Though the holiday season is in full swing, help centers and kitchens are still the same as they are throughout the rest of the year.
Debbie Hopson, volunteer coordinator for Community Kitchen of Monroe County, said the amount of people they have sign up tends to spike around the holiday season, but there is a number of volunteers they take each shift. This keeps the volunteering spike maintained so the kitchen does not become chaotic.
“I just go, ‘Next!’ and I go right down my list,” Hopson said. “The volunteers seem to peak this time of year. Donations seem to peak. We put out a plea, and now they’re almost filled.”
Hopson began at the community kitchen as a volunteer in 2011 and now runs the volunteer coordination for the kitchen. She assigns shifts and manages the sign-up list for those who volunteer on a regular basis and other sign-ups throughout the year.
The Community Kitchen of Monroe County has worked with the community since 1983. The kitchen works to educate the public about the extent of hunger in Monroe County, explain various causes of hunger and provide ways to respond to hunger needs in the community, according to the kitchen’s website.
“Sixty percent of our programs are children’s programs,” Hopson said. “Fourteen percent are seniors, and the rest is the mixed population.”
Some people are between jobs and just need help to manage, she said.
The services included are available to anyone and everyone. There are no eligibility requirements to be a part of the kitchen or receive services. The community kitchen was founded on the principles of privacy for all patrons, balanced and nutritious meals, and staying a community effort.
“The need is here all year,” Hopson said. “People are not just hungry at Christmastime.”
She said the spiking in volunteers typically begins around Thanksgiving. People will start thinking about signing up in September. She said on a daily basis she has 15 people on the books.
The community kitchen functions as a normal restaurant and is open Monday through Saturday on a year-round basis.
“We are a soup kitchen,” Hopson said. “On the holidays at Christmas and Thanksgiving we give out a bag of groceries, and it’s no set thing, just what we can get our hands on.”
One state away, in Naperville, Illinois, a food pantry also limits its volunteers.
Maureen Gonzalez, a coordinator at the Calvary Church Pantry, said it has a set group of volunteers who work with the pantry year-round.
“There’s always people looking to do community service hours even not during the holiday times throughout the year,” Gonzalez said. “But we’re only open for two hours every Thursday morning, so we are not as open as much as a lot of food pantries are open. We’re not able to take on a lot of volunteers.”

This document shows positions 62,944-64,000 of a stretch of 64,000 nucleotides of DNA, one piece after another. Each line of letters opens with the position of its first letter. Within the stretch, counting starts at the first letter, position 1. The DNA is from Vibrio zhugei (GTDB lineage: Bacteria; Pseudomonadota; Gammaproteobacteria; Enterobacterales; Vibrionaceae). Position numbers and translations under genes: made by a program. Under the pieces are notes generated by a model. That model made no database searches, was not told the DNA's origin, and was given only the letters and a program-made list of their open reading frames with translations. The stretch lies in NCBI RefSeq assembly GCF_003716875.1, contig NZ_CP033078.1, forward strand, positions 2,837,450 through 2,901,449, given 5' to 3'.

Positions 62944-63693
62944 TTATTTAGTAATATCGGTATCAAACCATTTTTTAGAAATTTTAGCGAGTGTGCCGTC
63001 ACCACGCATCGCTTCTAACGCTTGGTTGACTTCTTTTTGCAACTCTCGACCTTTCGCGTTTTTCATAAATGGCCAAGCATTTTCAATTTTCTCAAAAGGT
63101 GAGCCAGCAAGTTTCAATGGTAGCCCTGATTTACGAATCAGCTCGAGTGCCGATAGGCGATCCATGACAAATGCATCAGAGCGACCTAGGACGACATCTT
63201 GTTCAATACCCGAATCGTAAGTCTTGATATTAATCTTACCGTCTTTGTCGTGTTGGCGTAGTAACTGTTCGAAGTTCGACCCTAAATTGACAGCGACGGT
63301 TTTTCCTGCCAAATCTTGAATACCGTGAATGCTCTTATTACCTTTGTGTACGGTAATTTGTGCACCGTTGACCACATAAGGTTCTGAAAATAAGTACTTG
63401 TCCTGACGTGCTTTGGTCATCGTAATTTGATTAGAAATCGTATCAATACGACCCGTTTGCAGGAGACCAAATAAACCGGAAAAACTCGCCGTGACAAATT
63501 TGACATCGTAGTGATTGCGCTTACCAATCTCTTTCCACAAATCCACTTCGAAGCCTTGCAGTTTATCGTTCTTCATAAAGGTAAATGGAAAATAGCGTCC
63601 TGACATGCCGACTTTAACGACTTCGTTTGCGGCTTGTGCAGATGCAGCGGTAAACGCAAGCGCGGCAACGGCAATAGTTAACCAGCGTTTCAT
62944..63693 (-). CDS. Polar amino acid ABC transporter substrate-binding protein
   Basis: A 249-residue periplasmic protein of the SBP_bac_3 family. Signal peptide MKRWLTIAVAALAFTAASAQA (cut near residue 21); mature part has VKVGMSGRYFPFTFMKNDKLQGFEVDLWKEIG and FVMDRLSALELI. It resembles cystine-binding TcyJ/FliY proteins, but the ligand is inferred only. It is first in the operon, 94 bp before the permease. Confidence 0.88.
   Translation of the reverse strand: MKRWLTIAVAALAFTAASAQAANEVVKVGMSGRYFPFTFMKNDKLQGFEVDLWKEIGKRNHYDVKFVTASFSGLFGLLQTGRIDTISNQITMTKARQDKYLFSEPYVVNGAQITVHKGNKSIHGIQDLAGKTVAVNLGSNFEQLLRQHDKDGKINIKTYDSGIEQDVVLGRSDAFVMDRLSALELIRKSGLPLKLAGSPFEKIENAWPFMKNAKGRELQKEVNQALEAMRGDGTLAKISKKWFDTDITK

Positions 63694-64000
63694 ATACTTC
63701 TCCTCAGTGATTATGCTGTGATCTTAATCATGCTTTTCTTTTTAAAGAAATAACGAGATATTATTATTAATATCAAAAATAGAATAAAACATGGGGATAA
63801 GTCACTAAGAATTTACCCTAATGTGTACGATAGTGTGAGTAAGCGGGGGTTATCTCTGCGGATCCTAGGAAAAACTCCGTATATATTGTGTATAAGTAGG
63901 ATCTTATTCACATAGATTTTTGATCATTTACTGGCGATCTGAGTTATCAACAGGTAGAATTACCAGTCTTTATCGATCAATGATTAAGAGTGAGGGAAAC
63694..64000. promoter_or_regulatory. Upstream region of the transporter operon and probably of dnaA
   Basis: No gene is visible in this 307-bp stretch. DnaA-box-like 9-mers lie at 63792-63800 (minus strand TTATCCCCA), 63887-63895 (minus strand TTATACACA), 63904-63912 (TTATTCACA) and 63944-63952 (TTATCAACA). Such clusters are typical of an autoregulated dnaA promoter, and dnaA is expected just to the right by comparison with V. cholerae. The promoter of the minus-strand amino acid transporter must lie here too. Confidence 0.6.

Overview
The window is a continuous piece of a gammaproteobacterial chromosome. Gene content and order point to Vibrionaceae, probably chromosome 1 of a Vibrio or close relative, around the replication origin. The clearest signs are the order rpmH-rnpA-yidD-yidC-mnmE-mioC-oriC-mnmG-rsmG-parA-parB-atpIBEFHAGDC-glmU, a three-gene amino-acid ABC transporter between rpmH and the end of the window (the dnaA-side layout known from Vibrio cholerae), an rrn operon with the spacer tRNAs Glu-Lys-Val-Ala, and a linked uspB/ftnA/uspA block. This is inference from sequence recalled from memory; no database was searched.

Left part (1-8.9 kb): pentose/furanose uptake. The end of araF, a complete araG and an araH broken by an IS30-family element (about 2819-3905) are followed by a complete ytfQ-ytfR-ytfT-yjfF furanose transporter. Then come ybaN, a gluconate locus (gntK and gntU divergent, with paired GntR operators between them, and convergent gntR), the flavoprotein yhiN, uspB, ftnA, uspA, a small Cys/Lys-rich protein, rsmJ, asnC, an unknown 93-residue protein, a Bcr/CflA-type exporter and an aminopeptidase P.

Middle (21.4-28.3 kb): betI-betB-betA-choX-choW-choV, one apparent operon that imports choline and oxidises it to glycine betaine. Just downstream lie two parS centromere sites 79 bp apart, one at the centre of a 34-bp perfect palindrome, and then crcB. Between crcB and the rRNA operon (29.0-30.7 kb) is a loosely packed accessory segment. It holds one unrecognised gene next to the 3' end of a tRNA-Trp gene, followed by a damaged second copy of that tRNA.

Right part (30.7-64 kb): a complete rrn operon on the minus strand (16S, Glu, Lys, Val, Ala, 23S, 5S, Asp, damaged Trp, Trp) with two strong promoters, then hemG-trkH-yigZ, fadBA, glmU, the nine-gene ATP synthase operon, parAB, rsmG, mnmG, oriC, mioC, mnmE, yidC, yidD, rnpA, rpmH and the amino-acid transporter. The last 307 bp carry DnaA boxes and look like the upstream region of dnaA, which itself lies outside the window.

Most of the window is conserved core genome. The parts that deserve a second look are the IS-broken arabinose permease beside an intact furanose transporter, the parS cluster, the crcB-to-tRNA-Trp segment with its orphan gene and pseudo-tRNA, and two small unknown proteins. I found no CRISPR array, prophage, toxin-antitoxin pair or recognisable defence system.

She said many of these volunteers are calling to do community service hours either for school or a church program. She said they try to send the people they can’t take to other places around the area, including Feed My Starving Children.
The food pantry is connected with Calvary Church in Naperville. The pantry mainly provides food staples.
“We don’t get a lot of fresh food. If we do, it goes really fast,” Gonzalez said. “Canned goods, boxed goods — we give people a box of food. If they need clothing also, they are given a shopping bag. It’s $2 to fill up whatever they can fit in the bag.”
She said they fill up their bags, pay at the register, hear the people’s stories and pray with the people in need.
Amanda Nickey, CEO of Mother Hubbard’s Cupboard, said as a food pantry they always encourage donations. Food drives are even more common around the holiday season.
The food pantry, based in Bloomington, is a non-profit organization offers a grocery style pantry where patrons can come in and fill one bag per household and an extra bag for produce, according to the pantry’s website.
“We see a bit of an uptick for people who want to donate and do food drives.” Nickey said.
Hopson said the community kitchens has between 1,500 and 1,600 volunteers per month. She said they use this set number and move down the list every time someone cancels.
“I actually have people get upset that they can’t come in because we already have people who have taken the time to volunteer,” Hopson said.
She said this is a reason that while signups for volunteering may increase, the amount of actual volunteers will stay the same. There can be a void during IU student breaks. This leaves the kitchen with a large base of the community kitchen’s volunteers missing, particularly on the days leading up to Thanksgiving and Christmas.
“We need more volunteers not just on those days but the week of and the week after,” Hopson said. “So when everybody’s gone, there is a big need.”
The need for volunteers and interest in service does not go away after the holiday season, however, and these places look for a way to keep interest steady throughout the year.
“I really wish that type of spirit was year-round,” Hopson said. “We tend to see it peak this time of year. It makes it kind of hard during the rest of the year. It’s a good-bad thing.”
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